Earlier this week, US tech giants Apple (NDQ:APPL) and Tesla (NDQ:TSLA) conducted stock splits, and they’re not alone.

A stock split involves increasing the company’s shares on issue. While leaving shareholders with a similar total value of shares they now have a higher number.

Shareholders in Tesla were given five new shares for every one they held while Apple offered its holders four for one.

This is the first time that Tesla has split its shares, but the fifth time for Apple.

 

Splitting stocks makes shares more affordable for investors

Both companies justified their moves by stating they wanted shares to be more affordable or accessible to a broader range of investors.

Barclay Pearce Capital analyst Aran Anandakumar says that is the main reason companies undertake a share split.

“Companies usually split their stocks once they perceive the share price has grown ‘too expensive’ for mainstream investors,” he told Stockhead.

“The lower share price makes it more attractive to investors who can’t afford the higher share price, but still want to invest in the company.

“Think of Berkshire Hathaway, trading at around $320,000/share because it has never split. An average investor with $50,000 to invest wouldn’t even be able to buy a single share.”

Anandakumar said it could also be perceived as a sign of confidence that a company expects demand for its shares.

 

Has anyone on the ASX split stocks?

So far this year, no ASX-listed stocks have undertaken a share split, but over 30 have done the opposite — consolidated their shares.

Here’s a summary of the ASX stocks that have done stock consolidations in 2020:

Scroll or swipe to reveal table. Click headings to sort.

Effective Date Code Company Amount
13/3/20 PFT Pure Foods Tasmania Ltd 1 for 10
15/1/20 TTB Total Brain Ltd 1 for 10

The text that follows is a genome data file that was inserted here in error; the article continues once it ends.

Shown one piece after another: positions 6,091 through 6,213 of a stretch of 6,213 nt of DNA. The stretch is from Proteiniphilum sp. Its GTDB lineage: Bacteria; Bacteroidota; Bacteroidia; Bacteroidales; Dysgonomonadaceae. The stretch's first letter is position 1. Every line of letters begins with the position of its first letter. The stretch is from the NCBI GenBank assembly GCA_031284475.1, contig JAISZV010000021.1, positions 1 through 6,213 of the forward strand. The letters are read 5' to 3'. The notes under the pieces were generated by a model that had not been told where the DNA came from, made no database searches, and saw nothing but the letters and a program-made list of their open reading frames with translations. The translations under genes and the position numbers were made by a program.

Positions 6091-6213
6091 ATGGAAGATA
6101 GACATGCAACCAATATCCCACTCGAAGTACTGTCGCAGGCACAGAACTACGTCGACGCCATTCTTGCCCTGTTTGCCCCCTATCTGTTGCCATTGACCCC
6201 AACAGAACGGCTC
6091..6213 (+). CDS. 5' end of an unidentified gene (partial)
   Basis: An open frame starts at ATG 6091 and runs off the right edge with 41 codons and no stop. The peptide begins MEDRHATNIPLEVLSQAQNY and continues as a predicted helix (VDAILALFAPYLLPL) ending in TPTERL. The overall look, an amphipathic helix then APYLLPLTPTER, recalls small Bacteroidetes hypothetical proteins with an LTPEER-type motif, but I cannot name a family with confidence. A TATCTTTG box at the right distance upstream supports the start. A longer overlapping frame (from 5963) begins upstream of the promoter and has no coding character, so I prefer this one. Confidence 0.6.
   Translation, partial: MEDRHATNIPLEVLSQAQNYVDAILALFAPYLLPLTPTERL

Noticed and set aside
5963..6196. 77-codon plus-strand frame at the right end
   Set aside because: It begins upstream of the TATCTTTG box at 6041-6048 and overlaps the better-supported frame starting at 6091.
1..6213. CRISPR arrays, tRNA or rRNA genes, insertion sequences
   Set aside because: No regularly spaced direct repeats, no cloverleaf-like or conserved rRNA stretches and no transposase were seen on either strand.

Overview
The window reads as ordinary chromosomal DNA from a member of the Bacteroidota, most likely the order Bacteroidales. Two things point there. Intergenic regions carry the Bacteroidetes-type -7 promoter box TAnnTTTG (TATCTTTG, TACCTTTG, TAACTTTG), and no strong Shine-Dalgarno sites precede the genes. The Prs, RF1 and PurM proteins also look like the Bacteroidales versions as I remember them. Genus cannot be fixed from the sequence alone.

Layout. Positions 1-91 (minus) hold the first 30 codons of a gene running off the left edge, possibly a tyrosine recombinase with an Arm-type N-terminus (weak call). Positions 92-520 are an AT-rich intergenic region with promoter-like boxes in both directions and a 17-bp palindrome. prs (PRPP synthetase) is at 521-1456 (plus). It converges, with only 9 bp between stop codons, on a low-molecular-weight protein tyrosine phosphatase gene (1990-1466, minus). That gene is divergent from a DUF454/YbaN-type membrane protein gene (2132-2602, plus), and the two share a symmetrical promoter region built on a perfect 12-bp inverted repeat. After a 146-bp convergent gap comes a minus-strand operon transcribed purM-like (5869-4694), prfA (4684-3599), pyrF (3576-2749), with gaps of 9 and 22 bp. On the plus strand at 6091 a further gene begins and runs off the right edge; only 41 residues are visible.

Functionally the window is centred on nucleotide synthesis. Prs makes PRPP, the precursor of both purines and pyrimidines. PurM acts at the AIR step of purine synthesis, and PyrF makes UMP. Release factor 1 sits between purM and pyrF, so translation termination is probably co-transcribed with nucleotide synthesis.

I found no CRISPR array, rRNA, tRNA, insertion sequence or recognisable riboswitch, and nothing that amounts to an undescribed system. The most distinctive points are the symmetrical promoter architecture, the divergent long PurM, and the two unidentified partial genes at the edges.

2/3/20 AVR Anteris Technologies Ltd 1 for 100
4/3/20 SUV Suvo Strategic Minerals Ltd 1 for 10
20/2/20 OBJ OBJ Ltd 1 for 20
10/3/20 TRL Tanga Resources Ltd 1 for 20
25/3/20 EMR Emerald Resources NL 1 for 10
31/3/20 BPH BPH Energy Ltd 1 for 10
7/4/20 VOR Vortiv Ltd 1 for 20
2/4/20 CTM Centaurus Metals Ltd 1 for 15
10/3/20 VP7 Velocity Property Group Ltd 1 for 35
31/3/20 SUP Superior Lake Resources Ltd 1 for 10
15/4/20 CIO Connected IO Ltd 1 for 10
27/5/20 GLV Global Oil & Gas Ltd 1 for 12
22/4/20 MAR Malachite Resources Ltd 1 for 100
17/4/20 LRK Lark Distilling Co Ltd 1 for 30
16/4/20 STK Strickland Metals Ltd 1 for 10
23/6/20 ORA Orora Ltd 4 for 5
1/6/20 GTE Great Western Exploration Ltd 1 for 60
5/6/20 WMX Wiluna Mining Corp Ltd 1 for 100
28/7/20 WRM White Rock Minerals Ltd 1 for 100
16/6/20 AWN AWN Holdings Ltd 1 for 4
14/7/20 PRM Prominence Energy Ltd 1 for 10
22/6/20 ENV Enova Mining Ltd 1 for 5
10/7/20 ESS Essential Metals Ltd 1 for 10
19/8/20 ZIP ZipTel Ltd 11 for 20
27/8/20 ICGDA Inca Minerals Ltd 1 for 20
3/9/20 RE1 Resa Group Ltd 19 for 20
21/9/20 GCY Gascoyne Resources Ltd 1 for 20
26/8/20 SERDA Strategic Energy Resources Ltd 1 for 10
8/10/20 VEA Viva Energy Group Ltd 21 for 25
7/10/20 BMG BMG Resources Ltd 1 for 10
31/8/20 PNNDA PepinNini Lithium Ltd 1 for 100

 

Reasons for consolidating shares

The largest company to do a share consolidation is packaging stock Orora (ASX:ORA), which did a four-for-five consolidation on May. This was accompanied with a capital return.

The company said it was to reduce the number of shares on issue as well as to preserve the earnings per share and share price.

Many other companies have done bigger splits — a handful of stocks did a one for 100 consolidation.

One of the most recent was Alaska-focused explorer White Rock Minerals (ASX:WRM). Prior to undertaking a consolidation, the company had 1.9 billion shares on issue, but post consolidation and a capital raise it now has 72.6 million on issue.

Its rationale for the consolidation was similar to Orora’s, with White Rock telling shareholders it would provide “a capital structure that is more in line with White Rock’s size” and it “should also result in a share price level that is more attractive to a wider range of investors and could reduce share price volatility.”

Great Western Exploration (ASX:GTE) also recently consolidated its capital, swapping 60 shares for one.